When I look back at photos from last November, it almost looks like a movie I watched. One I know I’ve seen but I can’t remember the details (my husband will tell you this is a common occurrence). Then someone says one little thing that brings it all rushing back.
That little thing was my 24YO, reminiscing about how he smoked his first turkey last year.
YES! Thanksgiving 2020! I not only watched that movie. I starred in it.
My husband had been in quarantine with his mom for four months at this point. She was finishing up radiation after going through chemo and a lumpectomy for breast cancer. I was living here with my then 20YO, my 23YO, and the latter’s 22YO girlfriend.
I remember COVID numbers were high. There was talk of vaccines being available in December. We were in the thick of pandemic life and had decided to make a lovely outdoor space so we could safely see Clyde, his mom, and the rest of our family and friends.
I remember how seeing friends in the wild or in a planned, outdoor setting brought huge emotions.
I remember being thankful for warm Texas winters for the first time ever.
I remember Noah deciding to smoke that turkey if I’d wake up early with him to prep it.
I remember some things were as they always were, like my lemon meringue pies. They were my grandfather’s favorite so Mom always made them for holidays. They are also my Dad’s favorite so I do the same.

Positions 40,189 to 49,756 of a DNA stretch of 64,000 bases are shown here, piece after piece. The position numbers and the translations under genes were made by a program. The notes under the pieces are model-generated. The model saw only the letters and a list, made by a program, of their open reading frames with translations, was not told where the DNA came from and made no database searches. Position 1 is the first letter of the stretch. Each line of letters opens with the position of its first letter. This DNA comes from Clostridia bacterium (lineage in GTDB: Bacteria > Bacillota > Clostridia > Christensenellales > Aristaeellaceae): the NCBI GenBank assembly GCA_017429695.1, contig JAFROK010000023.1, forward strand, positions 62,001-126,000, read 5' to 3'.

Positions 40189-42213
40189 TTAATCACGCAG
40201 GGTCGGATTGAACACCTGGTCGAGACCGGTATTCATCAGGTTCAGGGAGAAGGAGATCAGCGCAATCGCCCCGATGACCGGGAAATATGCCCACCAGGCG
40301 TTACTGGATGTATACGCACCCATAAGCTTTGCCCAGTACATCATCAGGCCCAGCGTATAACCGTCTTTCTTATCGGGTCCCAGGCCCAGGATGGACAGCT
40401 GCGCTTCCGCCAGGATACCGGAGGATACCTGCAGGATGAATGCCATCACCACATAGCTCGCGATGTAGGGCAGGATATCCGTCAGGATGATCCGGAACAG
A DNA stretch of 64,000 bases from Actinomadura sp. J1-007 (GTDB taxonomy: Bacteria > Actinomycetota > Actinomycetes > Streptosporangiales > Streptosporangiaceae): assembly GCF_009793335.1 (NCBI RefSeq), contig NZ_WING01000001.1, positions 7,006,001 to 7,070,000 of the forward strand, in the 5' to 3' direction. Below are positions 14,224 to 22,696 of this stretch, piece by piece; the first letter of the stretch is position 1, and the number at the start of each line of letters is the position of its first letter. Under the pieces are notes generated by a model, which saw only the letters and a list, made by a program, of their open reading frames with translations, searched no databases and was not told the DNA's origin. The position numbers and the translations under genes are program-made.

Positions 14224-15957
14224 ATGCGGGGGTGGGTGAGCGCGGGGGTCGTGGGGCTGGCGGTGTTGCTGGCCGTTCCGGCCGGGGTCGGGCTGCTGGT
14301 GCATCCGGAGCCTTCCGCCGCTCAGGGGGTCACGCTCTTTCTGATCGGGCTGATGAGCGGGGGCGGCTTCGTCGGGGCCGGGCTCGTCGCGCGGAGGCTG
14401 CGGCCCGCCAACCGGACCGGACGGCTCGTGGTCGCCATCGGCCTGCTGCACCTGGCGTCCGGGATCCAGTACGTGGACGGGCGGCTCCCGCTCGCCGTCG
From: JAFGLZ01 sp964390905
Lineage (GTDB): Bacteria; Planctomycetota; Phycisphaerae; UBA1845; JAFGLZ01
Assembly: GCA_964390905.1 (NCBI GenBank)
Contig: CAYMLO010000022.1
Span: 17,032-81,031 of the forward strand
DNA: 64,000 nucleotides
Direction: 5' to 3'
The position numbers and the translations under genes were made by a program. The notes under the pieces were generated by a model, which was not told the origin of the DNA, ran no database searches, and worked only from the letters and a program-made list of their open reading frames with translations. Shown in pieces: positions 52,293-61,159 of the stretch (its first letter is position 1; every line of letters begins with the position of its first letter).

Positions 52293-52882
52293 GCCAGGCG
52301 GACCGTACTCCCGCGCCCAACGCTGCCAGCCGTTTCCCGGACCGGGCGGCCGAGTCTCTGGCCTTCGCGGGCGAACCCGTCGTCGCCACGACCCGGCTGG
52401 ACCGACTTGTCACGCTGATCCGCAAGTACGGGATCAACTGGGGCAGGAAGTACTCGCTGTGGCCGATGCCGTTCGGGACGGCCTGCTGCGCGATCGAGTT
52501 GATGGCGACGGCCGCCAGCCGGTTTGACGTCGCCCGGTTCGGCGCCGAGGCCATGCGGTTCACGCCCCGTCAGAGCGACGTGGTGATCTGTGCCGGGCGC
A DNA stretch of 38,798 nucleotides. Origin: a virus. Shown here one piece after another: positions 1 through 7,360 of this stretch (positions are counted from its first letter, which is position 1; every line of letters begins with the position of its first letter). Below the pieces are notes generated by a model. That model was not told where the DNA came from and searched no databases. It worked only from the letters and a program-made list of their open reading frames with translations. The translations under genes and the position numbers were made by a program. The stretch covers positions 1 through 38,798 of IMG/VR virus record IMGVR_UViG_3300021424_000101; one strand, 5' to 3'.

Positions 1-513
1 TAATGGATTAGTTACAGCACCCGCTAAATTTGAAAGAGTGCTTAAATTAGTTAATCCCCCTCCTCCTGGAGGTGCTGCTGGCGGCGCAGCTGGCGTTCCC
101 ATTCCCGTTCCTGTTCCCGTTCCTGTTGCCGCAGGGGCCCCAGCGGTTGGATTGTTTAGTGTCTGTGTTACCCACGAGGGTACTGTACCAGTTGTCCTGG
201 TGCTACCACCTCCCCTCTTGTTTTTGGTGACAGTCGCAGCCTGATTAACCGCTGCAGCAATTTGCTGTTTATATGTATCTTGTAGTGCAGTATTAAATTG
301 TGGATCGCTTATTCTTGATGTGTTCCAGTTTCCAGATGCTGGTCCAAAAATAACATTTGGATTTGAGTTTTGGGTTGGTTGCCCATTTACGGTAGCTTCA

I remember almost being overwhelmed by all the details of organizing Thanksgiving mostly by myself, yet determined we could do it and keep three germ bubbles together yet separate. I was lacking my wingman. And as lovely as my three 20somethings could be, they were not my wingman.
I remember thinking through details like serving spoons and germs, ordering the bamboo plates and fall napkins from Amazon (I remember ALL THE AMAZON), creating three dining areas in our backyard to house each germ bubble.
I remember trying not to lose my shit when some family members weren’t taking the pandemic seriously and when my dad complained we weren’t “together” enough as I was bringing food to his table.
I remember organizing photos for Clyde’s family when we recreated the entire scene (this time with Tex-Mex takeout instead of a full homemade feast because I do have some loose idea of my limits) a few days later.
I remember the whole outdoor prep — new chairs, new outdoor heaters, a new bench, all the firewood, the three eating areas — being worth it when my MIL sat by our fire pit for hours that night and laughed with her grandkids.
I remember when I stayed up until 1 am and spent a small fortune buying those damn heaters a few weeks earlier.
I remember wondering if this would be the last Thanksgiving my MIL would be with us. She was so frail during her treatment. And breast cancer had already taken one mom away from me.
I remember pushing through every bit of all of this because I wanted us to all be together. Well, and what else did we have to do?
Yesterday, I went to the grocery store to buy all the food — a small miracle in and of itself that I didn’t do last year — for our two Thanksgiving meals and my college son’s visit home.
Today, said college son will fly in from New Orleans (because, unlike last year, kids are at college) and can see all his hometown friends without argument of who has antibodies and who doesn’t.
Tomorrow, he and I will make chocolates pies with my MIL, who is doing wonderfully and now lives eight minutes from us. She says we are making three pies: one for my husband’s family gathering, one for my family gathering, and one for her youngest grandson, because he loves pie and she’s missed him since August.
On Thursday, we will all be together on Thanksgiving with only the usual holiday fuss.
With pies. With our antibodies. Side by side at one table.
I hope I remember how ordinarily special all of it is.